Examining change in Sama Tower dynamics

Three years ago, when the current NYU Abu Dhabi senior class first arrived as the inaugural freshman generation, things were very different than they ...

Aug 31, 2013

Three years ago, when the current NYU Abu Dhabi senior class first arrived as the inaugural freshman generation, things were very different than they are for the freshman class of 2017.
There were no upperclassmen; only freshmen. Sama Tower was not as developed; neither the dining hall nor the gym were completed. Senior Alejandra Pinto recalled how students would enter the dining hall from the back entrance, at a time when the kitchens were incomplete, and how students would access their sports facilities through the Armed Officers Club.
Even the neighborhoods around Sama and the Downtown Campus have changed over the past couple years, Pinto said, with new buildings seemingly popping up out of nowhere and other businesses closing. Sama, which was once one of the tallest buildings, is now one of many on the city’s skyline.
Returning to Abu Dhabi after a semester or two of studying abroad emphasizes the changes. In such a newly established campus, where programs are still being initiated and issues ironed out, changes happen rapidly as the university expands.
“When I came back from my spring semester in Florence, the first time, there were a lot of things that were different,” said Pinto. “Student government did a lot in our community while I was away … they implemented a lot of stuff so when I came back, it was weird to keep track of everything.”
This semester marks an important step in the NYUAD community because it is the first time the university has a complete student body with four graduating classes. The influx of new students also brings its own developments in the community. For example, seniors who spent an entire year away have returned to find the student population more than doubled, and having met neither the freshmen nor the sophomores.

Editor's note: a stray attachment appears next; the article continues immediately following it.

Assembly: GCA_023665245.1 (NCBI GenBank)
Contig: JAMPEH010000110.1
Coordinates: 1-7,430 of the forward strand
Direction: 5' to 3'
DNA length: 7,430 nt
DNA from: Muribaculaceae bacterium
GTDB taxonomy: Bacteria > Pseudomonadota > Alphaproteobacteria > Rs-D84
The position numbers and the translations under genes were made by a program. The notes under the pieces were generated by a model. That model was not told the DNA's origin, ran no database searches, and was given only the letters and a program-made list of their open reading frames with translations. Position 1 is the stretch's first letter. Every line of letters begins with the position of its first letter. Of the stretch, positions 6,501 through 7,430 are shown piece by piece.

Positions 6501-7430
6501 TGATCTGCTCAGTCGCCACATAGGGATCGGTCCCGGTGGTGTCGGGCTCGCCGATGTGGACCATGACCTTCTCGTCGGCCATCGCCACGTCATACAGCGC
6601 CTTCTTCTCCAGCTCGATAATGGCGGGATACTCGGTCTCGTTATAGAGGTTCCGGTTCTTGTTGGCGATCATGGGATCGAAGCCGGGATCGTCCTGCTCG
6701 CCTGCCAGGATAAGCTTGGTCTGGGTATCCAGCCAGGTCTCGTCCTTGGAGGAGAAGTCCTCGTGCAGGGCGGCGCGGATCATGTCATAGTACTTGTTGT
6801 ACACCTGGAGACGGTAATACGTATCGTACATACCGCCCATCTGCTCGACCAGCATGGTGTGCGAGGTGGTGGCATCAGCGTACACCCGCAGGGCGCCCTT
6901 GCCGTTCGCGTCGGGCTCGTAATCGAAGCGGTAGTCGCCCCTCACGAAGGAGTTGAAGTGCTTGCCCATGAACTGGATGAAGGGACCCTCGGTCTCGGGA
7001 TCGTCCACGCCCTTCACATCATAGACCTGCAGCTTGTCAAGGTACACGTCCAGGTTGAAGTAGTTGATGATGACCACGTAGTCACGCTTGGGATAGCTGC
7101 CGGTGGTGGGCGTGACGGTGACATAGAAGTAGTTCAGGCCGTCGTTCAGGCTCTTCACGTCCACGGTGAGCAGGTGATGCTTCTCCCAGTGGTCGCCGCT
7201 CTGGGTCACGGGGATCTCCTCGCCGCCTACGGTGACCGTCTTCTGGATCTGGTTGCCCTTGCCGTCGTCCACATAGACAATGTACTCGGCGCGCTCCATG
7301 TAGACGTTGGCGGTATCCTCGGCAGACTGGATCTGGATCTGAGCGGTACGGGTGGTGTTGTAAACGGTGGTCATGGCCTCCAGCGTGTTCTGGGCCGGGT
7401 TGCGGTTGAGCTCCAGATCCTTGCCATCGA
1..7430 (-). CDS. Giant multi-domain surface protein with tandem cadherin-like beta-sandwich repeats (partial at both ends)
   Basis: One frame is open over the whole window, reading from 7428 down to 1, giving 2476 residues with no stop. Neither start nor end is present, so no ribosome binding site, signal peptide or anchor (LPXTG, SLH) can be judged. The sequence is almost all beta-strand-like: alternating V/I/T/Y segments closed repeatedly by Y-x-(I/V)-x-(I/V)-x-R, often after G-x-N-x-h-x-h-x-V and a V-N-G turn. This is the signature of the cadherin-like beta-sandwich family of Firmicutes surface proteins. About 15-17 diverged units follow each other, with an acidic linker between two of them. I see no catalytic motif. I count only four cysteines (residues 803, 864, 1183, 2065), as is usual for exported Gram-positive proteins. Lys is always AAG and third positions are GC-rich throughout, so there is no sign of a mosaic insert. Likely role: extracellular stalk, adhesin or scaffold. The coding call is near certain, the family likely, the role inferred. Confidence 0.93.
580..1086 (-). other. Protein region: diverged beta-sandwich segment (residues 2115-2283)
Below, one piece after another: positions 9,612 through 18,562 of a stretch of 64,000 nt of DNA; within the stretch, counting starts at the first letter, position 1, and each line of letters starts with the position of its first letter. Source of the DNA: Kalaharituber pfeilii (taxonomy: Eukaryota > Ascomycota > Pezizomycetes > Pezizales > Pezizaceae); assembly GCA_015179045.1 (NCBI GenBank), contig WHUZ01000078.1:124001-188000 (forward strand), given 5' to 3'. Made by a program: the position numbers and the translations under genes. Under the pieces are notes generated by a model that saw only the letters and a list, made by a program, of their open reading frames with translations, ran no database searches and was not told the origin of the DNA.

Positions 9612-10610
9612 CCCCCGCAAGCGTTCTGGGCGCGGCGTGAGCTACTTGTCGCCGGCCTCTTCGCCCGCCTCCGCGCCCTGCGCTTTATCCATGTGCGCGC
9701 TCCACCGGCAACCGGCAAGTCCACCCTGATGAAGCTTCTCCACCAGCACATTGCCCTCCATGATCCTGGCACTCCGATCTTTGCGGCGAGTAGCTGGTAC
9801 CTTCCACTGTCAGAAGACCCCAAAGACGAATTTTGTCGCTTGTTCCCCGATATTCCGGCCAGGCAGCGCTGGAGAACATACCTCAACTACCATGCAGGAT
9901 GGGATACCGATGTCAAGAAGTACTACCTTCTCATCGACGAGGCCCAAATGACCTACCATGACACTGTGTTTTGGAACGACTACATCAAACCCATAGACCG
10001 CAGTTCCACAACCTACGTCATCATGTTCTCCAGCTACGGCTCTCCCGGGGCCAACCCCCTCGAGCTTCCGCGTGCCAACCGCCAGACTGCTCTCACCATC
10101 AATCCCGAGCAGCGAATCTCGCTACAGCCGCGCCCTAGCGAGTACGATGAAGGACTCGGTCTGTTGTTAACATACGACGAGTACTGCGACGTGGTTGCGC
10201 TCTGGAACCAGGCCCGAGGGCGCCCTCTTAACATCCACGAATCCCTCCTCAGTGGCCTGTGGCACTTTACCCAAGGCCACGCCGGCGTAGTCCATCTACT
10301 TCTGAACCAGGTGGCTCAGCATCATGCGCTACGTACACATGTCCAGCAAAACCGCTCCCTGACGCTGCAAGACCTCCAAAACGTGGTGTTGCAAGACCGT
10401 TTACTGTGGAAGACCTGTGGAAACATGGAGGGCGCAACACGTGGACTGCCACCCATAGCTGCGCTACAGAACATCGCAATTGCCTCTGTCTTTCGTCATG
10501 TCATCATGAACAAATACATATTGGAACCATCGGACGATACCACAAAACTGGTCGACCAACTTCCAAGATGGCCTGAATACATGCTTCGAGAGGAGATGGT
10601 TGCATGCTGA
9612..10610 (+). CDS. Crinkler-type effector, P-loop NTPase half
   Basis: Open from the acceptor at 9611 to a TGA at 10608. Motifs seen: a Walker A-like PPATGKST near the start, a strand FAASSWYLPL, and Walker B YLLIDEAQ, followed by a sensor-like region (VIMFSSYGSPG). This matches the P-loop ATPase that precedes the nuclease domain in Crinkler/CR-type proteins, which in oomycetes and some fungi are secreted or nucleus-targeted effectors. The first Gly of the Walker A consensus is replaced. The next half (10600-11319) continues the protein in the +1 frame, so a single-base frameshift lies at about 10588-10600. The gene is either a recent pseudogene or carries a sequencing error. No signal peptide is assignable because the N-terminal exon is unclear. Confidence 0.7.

Senior Anthony Spalvieri–Kruse spent his junior year abroad in New York and described how much smaller the community was when he was a freshman.
“You had the same 150 people to hang out with… after the first semester, you met everyone there was to meet,” Spalvieri–Kruse said. “I think now there are enough people to keep you socially active throughout the year.“
“It’s nice, I like having people to meet,” Spalvieri–Kruse added. “I like that everyone doesn’t know each other … equally.”
Pinto, who spent two spring semesters studying abroad, had to reintegrate into the community several times.
“I think the best way to integrate is when you join [Student Interest Groups],” Pinto said. “That’s how you best talk to people and work with people.”
Senior Manuel Nivia, who spent only one semester away last spring, highlighted the difficulties that can arise from studying abroad for the entire year.
“I think that if you really want to participate or collaborate across the classes, it becomes more difficult if you go abroad for a whole year,” Nivia said. “In my case, I was here in the fall so I know the sophomores. It’s basically coming back after a semester, seeing some changes and trying to readapt to whatever has happened.”
For many seniors, to return after study abroad is to enter into a new community.
“I think people change, relationships change, the way things work change,” Nivia added. “You can either fight against it or adapt and support and learn.”
Clare Hennig is features editor. Email her at 
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